New Video Read-Aloud! Use Multimedia Tools to Teach Your ELA Students
You've told us how much you love the audio articles in Storyworks, as well as our behind-the-scenes videos. So for Storyworks Jr.'s growing readers, we've created a format that combines the two. The result? Our new video read-aloud. In it, author Lauren Tarshis narrates her article about Mount St. Helens ("Mountain of Fire") as gripping images and video footage allow your students to vividly picture the setting and events of the story. We reinforce key concepts on-screen, too:
We've had the pleasure of visiting several classrooms recently. After observing students watch the video, and hearing from teachers who've used it with their classes, we're confident that this unique differentiation tool will transform the way your students interact with our content. It'll enhance comprehension for your most challenged readers, too. We're thrilled to report that children have been mesmerized by it! A third-grade teacher in California sent us this photo, with the message "The kids love the video. I can hear a pin drop. Thank you!"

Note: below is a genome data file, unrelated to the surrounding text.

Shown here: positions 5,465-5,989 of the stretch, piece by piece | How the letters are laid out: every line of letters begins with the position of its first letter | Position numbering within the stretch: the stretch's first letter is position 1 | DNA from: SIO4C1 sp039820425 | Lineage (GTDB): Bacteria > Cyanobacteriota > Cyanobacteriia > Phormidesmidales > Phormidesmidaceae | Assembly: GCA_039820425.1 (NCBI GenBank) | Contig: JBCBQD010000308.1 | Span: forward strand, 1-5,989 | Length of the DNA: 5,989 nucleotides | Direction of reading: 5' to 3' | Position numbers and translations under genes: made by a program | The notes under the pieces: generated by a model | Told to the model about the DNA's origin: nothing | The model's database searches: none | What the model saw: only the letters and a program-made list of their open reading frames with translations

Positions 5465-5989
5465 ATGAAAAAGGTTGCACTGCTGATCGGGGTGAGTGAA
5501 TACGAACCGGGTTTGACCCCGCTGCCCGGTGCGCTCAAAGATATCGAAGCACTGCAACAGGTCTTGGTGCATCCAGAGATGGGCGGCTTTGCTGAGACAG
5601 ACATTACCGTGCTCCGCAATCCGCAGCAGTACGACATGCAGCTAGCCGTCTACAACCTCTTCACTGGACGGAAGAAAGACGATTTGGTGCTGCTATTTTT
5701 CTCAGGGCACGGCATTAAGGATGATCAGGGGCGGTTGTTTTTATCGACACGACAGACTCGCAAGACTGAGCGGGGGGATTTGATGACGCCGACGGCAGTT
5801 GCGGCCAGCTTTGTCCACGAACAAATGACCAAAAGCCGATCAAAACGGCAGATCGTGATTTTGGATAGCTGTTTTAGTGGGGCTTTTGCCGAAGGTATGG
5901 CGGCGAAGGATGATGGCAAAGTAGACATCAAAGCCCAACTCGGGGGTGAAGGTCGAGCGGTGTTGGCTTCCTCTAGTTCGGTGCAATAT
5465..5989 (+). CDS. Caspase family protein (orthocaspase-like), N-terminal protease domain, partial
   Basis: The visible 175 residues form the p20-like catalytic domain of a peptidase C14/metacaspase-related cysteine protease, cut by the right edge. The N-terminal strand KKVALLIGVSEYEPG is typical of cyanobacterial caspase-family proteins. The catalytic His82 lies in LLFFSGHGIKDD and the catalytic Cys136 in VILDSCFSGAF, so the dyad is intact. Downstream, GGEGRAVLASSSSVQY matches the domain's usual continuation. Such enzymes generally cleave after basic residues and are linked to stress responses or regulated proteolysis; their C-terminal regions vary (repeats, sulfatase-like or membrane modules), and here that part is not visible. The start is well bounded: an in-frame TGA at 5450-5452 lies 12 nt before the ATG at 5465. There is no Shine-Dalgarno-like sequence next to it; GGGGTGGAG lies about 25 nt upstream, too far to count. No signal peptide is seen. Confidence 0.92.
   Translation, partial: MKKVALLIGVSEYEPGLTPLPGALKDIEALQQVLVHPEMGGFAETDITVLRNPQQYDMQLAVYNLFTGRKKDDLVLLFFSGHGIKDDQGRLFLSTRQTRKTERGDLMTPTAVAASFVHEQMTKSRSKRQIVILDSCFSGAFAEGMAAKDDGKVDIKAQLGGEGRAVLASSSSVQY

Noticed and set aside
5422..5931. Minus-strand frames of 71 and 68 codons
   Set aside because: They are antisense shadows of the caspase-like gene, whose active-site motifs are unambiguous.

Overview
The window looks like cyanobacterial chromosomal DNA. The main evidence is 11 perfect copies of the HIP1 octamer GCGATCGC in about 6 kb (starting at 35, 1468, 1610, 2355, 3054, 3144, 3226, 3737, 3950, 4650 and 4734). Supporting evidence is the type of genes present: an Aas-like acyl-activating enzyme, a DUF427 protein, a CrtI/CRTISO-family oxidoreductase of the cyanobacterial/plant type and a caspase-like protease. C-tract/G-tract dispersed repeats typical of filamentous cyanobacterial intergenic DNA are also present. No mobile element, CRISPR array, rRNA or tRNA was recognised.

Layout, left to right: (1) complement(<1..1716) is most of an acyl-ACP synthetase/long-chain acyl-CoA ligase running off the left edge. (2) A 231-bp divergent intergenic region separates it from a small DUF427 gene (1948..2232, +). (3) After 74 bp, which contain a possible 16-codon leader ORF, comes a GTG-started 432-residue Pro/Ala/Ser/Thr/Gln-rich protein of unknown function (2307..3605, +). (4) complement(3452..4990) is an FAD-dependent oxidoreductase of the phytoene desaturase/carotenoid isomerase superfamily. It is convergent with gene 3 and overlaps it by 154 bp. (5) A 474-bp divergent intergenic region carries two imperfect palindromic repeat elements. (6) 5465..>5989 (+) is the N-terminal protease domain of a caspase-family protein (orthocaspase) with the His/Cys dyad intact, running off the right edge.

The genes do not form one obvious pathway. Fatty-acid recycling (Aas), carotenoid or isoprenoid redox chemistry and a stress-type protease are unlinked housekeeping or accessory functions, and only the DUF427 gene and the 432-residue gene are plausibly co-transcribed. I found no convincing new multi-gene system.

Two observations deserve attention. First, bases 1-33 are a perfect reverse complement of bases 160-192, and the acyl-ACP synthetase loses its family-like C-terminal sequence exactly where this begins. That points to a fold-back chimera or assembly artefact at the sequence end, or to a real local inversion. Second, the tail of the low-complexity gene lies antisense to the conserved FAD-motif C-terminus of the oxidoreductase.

We’re eager for you to try out this unique new tool with your students. Try the method that works best for their abilities:
For On-Level Readers:
As a class, watch the first two minutes of the video, up to the section "The Terror Begins." (You want to pique your students' interest but not give everything away.) Then turn off the video, read the entire story together, and then watch the remaining five minutes of the video.
Read the article as a whole class or in small groups. Then show the video in full as a second "read." Afterward, have students return to the text to help with close-reading and critical-thinking questions.
For Struggling Readers:
Use the video as a first "read," and then have students read the article in small groups or with teacher support.
Have your students watch the video while reading along at home, or in the classroom (with headsets) to reinforce the story and build fluency.
You can find the video on our website, as well as the article, activity sheets, and Teacher’s Guide.
What do you think of this new resource? Let us know in the comments!